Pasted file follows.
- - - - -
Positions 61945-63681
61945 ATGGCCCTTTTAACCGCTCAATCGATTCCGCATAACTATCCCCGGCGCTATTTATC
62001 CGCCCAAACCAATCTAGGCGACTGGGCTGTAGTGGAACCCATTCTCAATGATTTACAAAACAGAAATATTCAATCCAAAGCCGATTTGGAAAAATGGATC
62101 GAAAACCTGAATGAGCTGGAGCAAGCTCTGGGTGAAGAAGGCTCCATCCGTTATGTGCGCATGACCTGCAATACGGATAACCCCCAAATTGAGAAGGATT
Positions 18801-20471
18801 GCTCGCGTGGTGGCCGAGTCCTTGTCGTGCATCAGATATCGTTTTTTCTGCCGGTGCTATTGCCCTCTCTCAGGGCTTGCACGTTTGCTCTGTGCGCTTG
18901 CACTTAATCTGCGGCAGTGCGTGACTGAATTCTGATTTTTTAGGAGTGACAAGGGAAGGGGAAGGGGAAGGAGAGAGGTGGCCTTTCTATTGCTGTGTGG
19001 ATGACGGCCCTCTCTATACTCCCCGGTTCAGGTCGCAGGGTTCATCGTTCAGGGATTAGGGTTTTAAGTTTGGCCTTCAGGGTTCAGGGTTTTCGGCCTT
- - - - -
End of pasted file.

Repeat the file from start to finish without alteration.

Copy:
Positions 61945-63681
61945 ATGGCCCTTTTAACCGCTCAATCGATTCCGCATAACTATCCCCGGCGCTATTTATC
62001 CGCCCAAACCAATCTAGGCGACTGGGCTGTAGTGGAACCCATTCTCAATGATTTACAAAACAGAAATATTCAATCCAAAGCCGATTTGGAAAAATGGATC
62101 GAAAACCTGAATGAGCTGGAGCAAGCTCTGGGTGAAGAAGGCTCCATCCGTTATGTGCGCATGACCTGCAATACGGATAACCCCCAAATTGAGAAGGATT
Positions 18801-20471
18801 GCTCGCGTGGTGGCCGAGTCCTTGTCGTGCATCAGATATCGTTTTTTCTGCCGGTGCTATTGCCCTCTCTCAGGGCTTGCACGTTTGCTCTGTGCGCTTG
18901 CACTTAATCTGCGGCAGTGCGTGACTGAATTCTGATTTTTTAGGAGTGACAAGGGAAGGGGAAGGGGAAGGAGAGAGGTGGCCTTTCTATTGCTGTGTGG
19001 ATGACGGCCCTCTCTATACTCCCCGGTTCAGGTCGCAGGGTTCATCGTTCAGGGATTAGGGTTTTAAGTTTGGCCTTCAGGGTTCAGGGTTTTCGGCCTT